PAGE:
America magazine posted an editorial on the encyclical and also invited five theologians to reflect on it. 

Our Sunday Visitor extracted numerous quotes from Fratelli tutti

And if you are curious about what the anti-papists are saying about it, here is one such report.  



Highlighting issues we face working together to Keep the Faith, Change the Church

TOP STORIES

Report finds flaws in Catholic Church abuse-prevention plans
“Child-protection policies adopted by Roman Catholic leaders to curb clergy sex abuse in the United States are inconsistent and often worryingly incomplete, according to a think tank’s two-year investigation encompassing all 32 of the country's archdioceses. The analysis by Philadelphia-based CHILD USA said the inconsistencies and gaps suggest a need for more detailed mandatory standards for addressing sexual abuse of children by priests and other church personnel, a problem that has beset the church for decades and resulted in many criminal investigations, thousands of lawsuits and bankruptcy filings by numerous dioceses.” By David Cray, Associated Press, in Martinsville Bulletin

Facing 200 Abuse Claims, Diocese Becomes U.S.’s Largest to Seek Bankruptcy
“Facing more than 200 lawsuits over sexual abuse allegations, the Diocese of Rockville Centre on Long Island said on Thursday (Oct. 1) that it filed for bankruptcy, the largest Roman Catholic diocese in the United States to do so. The diocese, which serves about 1.5 million people, said it was seeking financial protection in part because of the passage of New York State’s Child Victims Act, which allows adults who were victims of sexual assault as children to file claims.” By Michael Gold, The New York Times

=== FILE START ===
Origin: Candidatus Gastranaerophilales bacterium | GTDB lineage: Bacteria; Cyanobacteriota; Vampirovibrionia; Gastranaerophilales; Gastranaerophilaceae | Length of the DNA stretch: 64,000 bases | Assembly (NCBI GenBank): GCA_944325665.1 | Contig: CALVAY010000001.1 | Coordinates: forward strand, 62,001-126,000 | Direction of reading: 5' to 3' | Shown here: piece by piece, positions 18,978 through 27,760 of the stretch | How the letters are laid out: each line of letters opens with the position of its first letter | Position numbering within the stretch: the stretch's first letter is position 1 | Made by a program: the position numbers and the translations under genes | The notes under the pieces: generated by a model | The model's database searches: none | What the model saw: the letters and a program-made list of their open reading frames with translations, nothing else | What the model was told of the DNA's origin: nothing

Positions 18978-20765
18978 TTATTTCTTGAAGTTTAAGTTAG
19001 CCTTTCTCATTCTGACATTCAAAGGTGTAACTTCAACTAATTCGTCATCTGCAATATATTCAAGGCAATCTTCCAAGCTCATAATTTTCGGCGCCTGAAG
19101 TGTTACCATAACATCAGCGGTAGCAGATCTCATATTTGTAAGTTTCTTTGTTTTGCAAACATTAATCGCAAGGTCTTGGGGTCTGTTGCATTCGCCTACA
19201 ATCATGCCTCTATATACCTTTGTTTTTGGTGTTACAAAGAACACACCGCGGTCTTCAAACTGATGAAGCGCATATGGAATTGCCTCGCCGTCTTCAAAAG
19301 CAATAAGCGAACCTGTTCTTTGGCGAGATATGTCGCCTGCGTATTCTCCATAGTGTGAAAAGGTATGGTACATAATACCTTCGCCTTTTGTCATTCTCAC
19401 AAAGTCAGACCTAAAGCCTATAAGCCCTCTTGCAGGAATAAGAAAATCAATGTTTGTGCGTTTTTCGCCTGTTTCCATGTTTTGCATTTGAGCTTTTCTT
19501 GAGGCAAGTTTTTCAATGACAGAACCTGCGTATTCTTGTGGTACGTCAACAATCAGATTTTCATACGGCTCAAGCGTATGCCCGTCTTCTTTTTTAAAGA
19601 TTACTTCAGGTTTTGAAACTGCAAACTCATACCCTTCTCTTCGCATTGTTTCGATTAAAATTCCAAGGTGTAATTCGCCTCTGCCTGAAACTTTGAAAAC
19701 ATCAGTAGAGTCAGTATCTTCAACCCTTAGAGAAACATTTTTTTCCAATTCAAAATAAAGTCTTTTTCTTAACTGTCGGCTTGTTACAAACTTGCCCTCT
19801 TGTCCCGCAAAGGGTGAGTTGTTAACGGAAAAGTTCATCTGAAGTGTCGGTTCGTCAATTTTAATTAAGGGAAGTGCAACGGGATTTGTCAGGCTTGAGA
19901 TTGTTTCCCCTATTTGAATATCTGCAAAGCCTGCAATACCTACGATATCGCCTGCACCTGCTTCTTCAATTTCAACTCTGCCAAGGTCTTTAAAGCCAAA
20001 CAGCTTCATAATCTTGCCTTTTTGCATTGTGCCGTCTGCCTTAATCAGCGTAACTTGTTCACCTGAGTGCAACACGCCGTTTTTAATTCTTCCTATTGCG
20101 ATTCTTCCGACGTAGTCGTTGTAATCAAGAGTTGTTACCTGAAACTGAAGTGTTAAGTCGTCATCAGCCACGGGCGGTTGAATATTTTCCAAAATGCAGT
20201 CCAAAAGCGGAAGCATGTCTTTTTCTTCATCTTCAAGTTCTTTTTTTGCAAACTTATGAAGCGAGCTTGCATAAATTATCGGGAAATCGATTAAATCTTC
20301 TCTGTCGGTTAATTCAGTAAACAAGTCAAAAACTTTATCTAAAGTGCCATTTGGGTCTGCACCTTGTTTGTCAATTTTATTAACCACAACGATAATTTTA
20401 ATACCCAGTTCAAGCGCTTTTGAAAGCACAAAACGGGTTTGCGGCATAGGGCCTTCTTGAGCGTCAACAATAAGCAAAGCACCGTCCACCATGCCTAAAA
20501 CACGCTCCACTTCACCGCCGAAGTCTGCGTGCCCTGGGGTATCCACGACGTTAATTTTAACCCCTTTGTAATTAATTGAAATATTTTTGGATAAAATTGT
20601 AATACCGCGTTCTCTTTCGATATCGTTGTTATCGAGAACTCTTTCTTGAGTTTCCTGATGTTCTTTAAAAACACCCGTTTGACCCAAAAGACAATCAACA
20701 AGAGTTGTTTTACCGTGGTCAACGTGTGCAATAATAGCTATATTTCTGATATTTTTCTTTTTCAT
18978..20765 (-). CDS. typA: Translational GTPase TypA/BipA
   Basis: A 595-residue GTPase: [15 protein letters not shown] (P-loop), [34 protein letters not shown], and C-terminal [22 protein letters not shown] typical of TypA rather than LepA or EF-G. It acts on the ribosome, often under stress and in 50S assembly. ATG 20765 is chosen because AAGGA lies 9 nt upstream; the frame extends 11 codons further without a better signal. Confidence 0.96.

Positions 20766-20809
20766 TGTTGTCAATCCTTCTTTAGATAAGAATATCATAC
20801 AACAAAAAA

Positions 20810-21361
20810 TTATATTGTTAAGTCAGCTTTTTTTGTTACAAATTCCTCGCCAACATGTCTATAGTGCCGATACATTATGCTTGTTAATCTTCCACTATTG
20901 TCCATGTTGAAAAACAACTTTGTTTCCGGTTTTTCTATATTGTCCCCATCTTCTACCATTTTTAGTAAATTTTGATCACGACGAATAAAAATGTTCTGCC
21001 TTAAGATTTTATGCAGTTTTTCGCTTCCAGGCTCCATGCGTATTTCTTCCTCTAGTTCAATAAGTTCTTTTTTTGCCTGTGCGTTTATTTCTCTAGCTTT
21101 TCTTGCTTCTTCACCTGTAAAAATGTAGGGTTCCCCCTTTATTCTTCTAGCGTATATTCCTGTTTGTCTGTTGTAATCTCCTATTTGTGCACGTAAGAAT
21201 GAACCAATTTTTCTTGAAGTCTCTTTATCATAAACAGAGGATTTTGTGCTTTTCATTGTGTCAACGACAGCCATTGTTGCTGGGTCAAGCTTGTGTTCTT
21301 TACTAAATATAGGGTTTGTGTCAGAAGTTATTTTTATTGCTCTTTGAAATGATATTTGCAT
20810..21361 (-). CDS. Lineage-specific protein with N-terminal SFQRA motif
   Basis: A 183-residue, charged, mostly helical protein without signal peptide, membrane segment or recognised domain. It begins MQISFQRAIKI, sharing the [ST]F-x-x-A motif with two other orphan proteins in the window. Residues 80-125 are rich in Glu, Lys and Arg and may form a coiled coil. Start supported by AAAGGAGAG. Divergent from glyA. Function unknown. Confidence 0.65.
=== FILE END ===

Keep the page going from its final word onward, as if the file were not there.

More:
Vatican envoy's removal from India brings relief for some Catholics
“Several Catholic groups in India have expressed relief after the Vatican removed its controversial envoy from the country. Pope Francis Aug. 29 suddenly transferred Archbishop Giambattista Diquattro, apostolic nuncio to India and Nepal, to Brazil amid accusations of inaction against allegedly corrupt bishops. ‘I saw the nuncio's transfer as a small moral victory, not something to gloat about, but more a sense of relief,’ Chhotebhai, coordinator of the Indian Catholic Forum and former president of the All India Catholic Union, the largest lay association in the country, told NCR.” By Jose Kavi, National Catholic Reporter

Cardinal Becciu allegations mount as Vatican appoints new prosecutor
“Italian businessman Gianluigi Torzi has provided detailed information to investigators in the ongoing Vatican financial scandal, according to new reports. News of Torzi’s cooperation with prosecutors follows the resignation of Cardinal Angelo Becciu last week, and the announcement that Pope Francis has appointed a new prosecutor to strengthen the case.” By Catholic News Agency

Church says Cardinal Pell returning to Vatican in crisis
“Cardinal George Pell, Pope Francis’ former finance minister, will soon return to the Vatican during an extraordinary economic scandal for the first time since he was cleared of child abuse allegations in Australia five months ago, a church agency said Monday (Sept. 28). Pell will fly back to Rome on Tuesday, CathNews, an information agency of the Australian Catholic Bishops Conference said, citing ‘sources close to’ Pell.” By Rod McGuirk, Associated Press

Click here to read the rest of this issue of Focus …